Base Decisions On What's Best For Majority


One of the town's goals for economic development is convincing low-water-use industry to relocate to Payson -- businesses that will bring decent-paying jobs to town so more residents can afford to live here.

The Door Stop is one such business. Owner Jim Hill jumped through all the hoops and now operates his company in one of the town's few industrial zones.

Unfortunately, a handful of homeowners near the airport are complaining about noise that emanates from Hill's business.

Hill has taken costly steps to reduce noise, yet the homeowners are still dissatisfied.

The town council will hold an executive session on the issue Thursday night.

It appears to be an ongoing trend that a vocal minority of airport area residents push for an agenda that disregards the town as a whole.

Flight patterns are another example. Just recently the town announced that planes will soon fly from a northerly pattern rather than from the south. While the southern approach gave pilots places to land if they were in trouble -- like the golf course -- it also put people in more danger. Pilots who have mechanical problems coming in from the north have a reduced risk of landing on people; they would have to land in trees or roads north of town.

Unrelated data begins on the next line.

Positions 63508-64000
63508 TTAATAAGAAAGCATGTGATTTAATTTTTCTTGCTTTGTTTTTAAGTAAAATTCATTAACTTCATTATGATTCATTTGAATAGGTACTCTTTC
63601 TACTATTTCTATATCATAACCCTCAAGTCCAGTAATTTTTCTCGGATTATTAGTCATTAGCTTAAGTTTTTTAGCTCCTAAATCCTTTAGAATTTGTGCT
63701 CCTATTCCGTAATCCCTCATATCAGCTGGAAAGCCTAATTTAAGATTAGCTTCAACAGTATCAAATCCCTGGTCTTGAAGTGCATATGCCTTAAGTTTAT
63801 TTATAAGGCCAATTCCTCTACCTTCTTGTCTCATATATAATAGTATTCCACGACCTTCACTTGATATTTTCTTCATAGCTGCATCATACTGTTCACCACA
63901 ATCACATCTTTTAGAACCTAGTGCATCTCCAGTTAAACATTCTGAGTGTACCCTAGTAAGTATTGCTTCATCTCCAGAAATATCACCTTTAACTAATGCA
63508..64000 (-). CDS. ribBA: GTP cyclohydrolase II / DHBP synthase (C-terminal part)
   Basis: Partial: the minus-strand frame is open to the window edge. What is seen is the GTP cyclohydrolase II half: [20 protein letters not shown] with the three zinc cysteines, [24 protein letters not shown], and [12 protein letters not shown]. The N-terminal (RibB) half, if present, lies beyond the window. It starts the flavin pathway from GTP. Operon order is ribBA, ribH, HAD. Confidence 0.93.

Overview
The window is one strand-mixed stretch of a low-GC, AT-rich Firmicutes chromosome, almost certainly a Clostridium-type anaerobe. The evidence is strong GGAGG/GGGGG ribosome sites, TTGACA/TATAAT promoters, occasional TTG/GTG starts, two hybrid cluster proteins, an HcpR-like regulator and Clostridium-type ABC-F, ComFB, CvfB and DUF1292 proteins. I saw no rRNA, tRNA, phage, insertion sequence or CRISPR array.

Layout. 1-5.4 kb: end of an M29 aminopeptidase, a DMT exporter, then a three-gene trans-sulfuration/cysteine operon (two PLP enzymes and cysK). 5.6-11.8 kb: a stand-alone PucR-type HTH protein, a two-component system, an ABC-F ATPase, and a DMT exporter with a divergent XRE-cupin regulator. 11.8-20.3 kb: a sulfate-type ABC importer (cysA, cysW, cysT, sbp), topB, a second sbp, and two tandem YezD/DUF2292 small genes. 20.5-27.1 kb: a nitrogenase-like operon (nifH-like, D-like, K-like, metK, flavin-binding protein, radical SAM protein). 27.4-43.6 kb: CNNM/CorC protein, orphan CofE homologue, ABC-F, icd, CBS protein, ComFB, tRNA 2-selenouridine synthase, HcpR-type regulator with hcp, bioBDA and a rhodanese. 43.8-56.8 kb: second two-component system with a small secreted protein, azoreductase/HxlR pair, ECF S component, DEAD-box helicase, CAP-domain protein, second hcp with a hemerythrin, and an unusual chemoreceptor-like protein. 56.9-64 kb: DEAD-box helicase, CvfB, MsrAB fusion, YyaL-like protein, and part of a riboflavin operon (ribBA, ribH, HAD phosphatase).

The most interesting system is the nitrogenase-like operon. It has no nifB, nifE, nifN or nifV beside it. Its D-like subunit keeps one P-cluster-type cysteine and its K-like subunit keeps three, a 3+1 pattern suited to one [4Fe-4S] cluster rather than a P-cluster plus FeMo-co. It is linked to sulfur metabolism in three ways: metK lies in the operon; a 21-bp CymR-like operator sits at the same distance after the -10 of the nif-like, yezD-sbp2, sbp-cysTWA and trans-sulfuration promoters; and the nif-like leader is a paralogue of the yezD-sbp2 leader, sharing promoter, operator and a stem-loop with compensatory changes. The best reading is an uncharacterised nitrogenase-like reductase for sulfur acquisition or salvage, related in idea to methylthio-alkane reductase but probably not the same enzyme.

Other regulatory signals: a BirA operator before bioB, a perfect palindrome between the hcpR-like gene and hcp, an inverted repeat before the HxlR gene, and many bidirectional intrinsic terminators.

The industrial park was there before any of the upscale homes were and the town needs to be able to use one of its few industrial parcels of land for businesses like the Door Stop.

It's perplexing that one would want to live next to an airport and then complain about noise.

Now that the council has approved re-establishing the airport advisory board, this minority will have a forum to complain or lobby for their special interests.

Non-pilots who live down the hill and would love to make a living wage at a business like the Door Stop don't have the kind of pull that the pilots do.

We hope that the council sets a precedent that dictates that manufacturing businesses located on industrial property are permitted to make a certain amount of noise. We also hope that decisions are made with the good of the town as a whole in mind -- not a vocal minority with a self-serving agenda.

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